Spay/Neuter in Ferrets


Some ferret breeding facilities spay or neuter their ferrets before putting them up for sale. There are a number of reasons why a ferret should be “fixed.”

With female ferrets, spaying helps prevent mammary cancer, uterine infections, uterine cancer, ovarian cysts. With males, prostate cancer and testicular cancer can be avoided. Female ferrets can become dangerously anemic if not bred when in heat.

One of the reasons breeders spay and neuter is that they don’t want a buyer setting up a breeding program that doesn’t meet their standards and upset the genetics of their stock.

Ferret owners are well aware of their pet’s scent glands located near the rectum which give off foul smelling secretions. Spaying/neutering helps to diminish the odor considerably.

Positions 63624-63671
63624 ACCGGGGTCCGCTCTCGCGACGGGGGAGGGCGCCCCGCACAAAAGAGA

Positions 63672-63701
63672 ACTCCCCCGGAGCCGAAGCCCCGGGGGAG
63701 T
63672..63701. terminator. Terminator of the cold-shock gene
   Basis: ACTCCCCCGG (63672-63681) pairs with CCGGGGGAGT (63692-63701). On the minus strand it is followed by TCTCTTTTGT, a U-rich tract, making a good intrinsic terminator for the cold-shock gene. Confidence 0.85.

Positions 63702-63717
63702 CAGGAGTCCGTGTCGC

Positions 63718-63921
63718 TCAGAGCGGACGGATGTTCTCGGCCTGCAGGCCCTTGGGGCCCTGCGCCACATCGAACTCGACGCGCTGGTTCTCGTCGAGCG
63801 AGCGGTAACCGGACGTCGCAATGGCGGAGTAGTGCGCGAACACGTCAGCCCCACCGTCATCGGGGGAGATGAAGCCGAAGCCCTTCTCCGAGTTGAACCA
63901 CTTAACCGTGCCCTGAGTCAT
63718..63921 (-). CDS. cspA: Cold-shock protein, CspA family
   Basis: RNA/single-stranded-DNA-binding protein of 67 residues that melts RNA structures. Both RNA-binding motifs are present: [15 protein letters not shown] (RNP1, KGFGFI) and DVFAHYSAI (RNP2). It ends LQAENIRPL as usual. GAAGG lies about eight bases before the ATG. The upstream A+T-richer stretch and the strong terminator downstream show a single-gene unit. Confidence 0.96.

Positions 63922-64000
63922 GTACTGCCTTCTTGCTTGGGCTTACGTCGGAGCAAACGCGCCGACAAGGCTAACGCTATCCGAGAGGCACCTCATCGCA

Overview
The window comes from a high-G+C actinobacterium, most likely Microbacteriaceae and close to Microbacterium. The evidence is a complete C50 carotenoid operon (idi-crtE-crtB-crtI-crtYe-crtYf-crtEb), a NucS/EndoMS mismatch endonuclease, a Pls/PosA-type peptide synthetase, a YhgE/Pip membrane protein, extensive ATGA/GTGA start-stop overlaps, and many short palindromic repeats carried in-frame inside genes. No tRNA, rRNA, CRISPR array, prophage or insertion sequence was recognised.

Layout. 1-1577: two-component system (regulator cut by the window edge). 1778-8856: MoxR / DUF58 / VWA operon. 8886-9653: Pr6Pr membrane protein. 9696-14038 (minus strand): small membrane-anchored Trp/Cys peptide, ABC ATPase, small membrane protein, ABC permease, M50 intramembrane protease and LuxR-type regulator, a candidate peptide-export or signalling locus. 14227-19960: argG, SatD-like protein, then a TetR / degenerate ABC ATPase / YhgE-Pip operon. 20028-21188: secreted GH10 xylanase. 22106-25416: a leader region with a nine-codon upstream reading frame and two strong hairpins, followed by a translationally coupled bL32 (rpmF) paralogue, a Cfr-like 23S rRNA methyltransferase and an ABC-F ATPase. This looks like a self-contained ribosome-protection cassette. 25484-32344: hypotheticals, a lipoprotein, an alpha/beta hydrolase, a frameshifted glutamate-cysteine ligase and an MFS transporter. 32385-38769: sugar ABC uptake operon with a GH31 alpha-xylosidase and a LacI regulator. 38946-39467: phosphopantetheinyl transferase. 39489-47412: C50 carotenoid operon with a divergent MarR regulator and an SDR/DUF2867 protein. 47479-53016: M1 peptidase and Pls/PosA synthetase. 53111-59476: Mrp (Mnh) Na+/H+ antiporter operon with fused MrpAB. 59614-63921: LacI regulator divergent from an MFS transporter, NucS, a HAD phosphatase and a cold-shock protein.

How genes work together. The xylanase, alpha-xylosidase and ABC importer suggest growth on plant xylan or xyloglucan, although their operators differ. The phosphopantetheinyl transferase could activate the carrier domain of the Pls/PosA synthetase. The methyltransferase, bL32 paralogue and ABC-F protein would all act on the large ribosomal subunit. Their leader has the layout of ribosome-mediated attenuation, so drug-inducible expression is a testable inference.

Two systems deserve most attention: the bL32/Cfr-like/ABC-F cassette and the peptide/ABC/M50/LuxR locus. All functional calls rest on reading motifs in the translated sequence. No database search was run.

Most ferrets undergo spay/neuter just before their first heat, before males can become aggressive, to decrease odors and help prevent disease.

However, there is some controversy over early spay/neuter. The rise of adrenal gland disease is thought to be directly related to early de-sexing in which the reproductive glands are removed and in turn preventing proper growth due to what may be the lack of hormones. It is recommended to wait to spay/neuter until the ferret is 6 months old.

There is ongoing research with an injection of leuprolide acetate, a man-made hormone, to prevent adrenal gland disease.

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